The burning of large areas was useful to divert big game (deer, elk, bison) into small unburned areas for easier hunting and provide open prairies/meadows (rather than brush and tall trees) where animals (including ducks and geese) like to dine on fresh, new grass sprouts. Fire was also used to drive game into impoundments, narrow chutes, into rivers or lakes, or over cliffs where the animals could be killed easily. Some tribes used a surround or circle fire to force rabbits and game into small areas. The Seminoles even practiced hunting alligators with fire. Torches were used to spot deer and attract fish. Smoke was used to drive/dislodge raccoons and bears from hiding.
Burning was used to harvest crops, especially tarweed, yucca, greens, and grass seed collection. In addition, fire was used to prevent abandoned fields from growing over and to clear areas for planting corn and tobacco. One report of fire being used to bring rain (overcome drought). Clearing ground of grass and brush was done to facilitate the gathering of acorns. Fire was used to roast mescal and obtain salt from grasses.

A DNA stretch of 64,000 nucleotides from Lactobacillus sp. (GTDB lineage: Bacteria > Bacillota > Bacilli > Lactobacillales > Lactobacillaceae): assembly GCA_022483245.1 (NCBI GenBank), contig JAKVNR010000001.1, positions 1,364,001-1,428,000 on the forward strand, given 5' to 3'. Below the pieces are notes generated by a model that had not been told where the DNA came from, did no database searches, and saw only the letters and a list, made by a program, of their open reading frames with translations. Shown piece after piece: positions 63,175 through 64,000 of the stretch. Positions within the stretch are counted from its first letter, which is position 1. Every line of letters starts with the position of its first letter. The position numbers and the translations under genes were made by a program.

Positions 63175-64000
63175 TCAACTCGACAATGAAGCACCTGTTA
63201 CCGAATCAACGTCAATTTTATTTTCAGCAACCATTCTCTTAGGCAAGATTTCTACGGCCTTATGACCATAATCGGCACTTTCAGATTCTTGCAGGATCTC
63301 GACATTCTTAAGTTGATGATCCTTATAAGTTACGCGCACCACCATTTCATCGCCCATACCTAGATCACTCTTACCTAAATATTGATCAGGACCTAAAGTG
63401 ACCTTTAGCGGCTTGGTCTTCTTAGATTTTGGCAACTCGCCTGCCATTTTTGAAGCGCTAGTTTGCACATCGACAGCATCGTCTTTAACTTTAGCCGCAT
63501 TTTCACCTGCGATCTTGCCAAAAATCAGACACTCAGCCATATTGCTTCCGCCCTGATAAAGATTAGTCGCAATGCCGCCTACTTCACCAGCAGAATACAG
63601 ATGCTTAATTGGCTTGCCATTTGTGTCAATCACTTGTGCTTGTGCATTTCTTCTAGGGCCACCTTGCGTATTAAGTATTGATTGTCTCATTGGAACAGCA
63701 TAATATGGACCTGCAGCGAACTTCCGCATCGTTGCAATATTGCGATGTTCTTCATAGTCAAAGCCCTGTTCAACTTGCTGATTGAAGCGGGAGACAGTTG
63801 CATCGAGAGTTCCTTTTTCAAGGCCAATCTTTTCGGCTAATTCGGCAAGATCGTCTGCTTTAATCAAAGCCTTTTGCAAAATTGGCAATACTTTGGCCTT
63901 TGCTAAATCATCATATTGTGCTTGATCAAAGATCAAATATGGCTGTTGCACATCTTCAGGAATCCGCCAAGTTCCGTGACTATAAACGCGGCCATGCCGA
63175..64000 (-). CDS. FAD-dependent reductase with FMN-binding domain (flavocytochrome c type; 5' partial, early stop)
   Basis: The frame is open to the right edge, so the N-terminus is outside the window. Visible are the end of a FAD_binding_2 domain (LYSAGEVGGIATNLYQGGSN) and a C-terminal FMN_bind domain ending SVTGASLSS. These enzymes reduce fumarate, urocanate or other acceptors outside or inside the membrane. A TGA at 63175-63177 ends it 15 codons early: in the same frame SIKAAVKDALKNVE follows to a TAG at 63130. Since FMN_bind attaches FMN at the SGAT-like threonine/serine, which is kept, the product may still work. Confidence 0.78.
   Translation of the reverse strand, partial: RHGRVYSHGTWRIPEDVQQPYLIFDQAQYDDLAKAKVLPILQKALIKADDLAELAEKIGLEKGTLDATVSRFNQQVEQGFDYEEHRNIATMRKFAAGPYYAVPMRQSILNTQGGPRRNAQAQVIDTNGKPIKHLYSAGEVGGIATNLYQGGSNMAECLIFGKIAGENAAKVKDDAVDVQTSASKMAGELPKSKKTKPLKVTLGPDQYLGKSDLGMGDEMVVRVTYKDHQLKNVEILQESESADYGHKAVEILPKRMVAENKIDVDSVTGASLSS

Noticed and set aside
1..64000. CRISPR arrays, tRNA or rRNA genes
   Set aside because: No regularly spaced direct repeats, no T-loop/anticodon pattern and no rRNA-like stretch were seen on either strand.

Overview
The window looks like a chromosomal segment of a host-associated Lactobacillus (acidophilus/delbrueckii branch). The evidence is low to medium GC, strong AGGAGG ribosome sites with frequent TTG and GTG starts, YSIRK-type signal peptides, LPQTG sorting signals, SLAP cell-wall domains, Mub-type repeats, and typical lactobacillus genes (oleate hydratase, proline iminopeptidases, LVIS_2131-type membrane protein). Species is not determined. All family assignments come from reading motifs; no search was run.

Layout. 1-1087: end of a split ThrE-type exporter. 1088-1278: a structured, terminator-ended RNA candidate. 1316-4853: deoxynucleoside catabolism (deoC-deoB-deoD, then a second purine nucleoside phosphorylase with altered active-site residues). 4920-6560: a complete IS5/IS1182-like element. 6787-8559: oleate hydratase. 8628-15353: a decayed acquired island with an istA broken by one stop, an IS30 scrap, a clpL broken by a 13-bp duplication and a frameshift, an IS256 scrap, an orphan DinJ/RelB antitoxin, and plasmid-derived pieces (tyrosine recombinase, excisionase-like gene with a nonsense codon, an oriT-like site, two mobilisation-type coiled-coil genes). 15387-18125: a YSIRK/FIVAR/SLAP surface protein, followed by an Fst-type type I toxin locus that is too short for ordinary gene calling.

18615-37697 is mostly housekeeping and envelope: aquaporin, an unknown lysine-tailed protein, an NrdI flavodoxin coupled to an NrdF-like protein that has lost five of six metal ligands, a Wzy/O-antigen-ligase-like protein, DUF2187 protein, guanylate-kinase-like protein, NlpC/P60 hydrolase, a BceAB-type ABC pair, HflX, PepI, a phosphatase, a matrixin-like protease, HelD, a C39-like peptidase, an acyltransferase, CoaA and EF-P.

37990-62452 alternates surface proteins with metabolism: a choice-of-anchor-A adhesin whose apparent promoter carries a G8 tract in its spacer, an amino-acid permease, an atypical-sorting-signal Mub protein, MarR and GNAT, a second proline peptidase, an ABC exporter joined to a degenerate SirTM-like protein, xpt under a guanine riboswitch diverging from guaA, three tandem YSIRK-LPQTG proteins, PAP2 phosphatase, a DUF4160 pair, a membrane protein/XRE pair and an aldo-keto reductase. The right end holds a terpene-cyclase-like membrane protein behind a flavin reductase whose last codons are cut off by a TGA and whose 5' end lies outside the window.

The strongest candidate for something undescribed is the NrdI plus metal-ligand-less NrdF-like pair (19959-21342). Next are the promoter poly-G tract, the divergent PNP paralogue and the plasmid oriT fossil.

Some tribes used a “fire surround” to collect and roast crickets, grasshoppers, Pandora Pinemoths in pine forests, and collect honey from bees.
Burning was sometimes used to reduce insects (black flies, ticks, and mosquitos) and rodents, as well as kill mistletoe that invaded mesquite and oak trees and kill the tree moss favored by deer (thus forcing them to the valleys). Fire was also used to kill poisonous snakes.
Improve growth and yields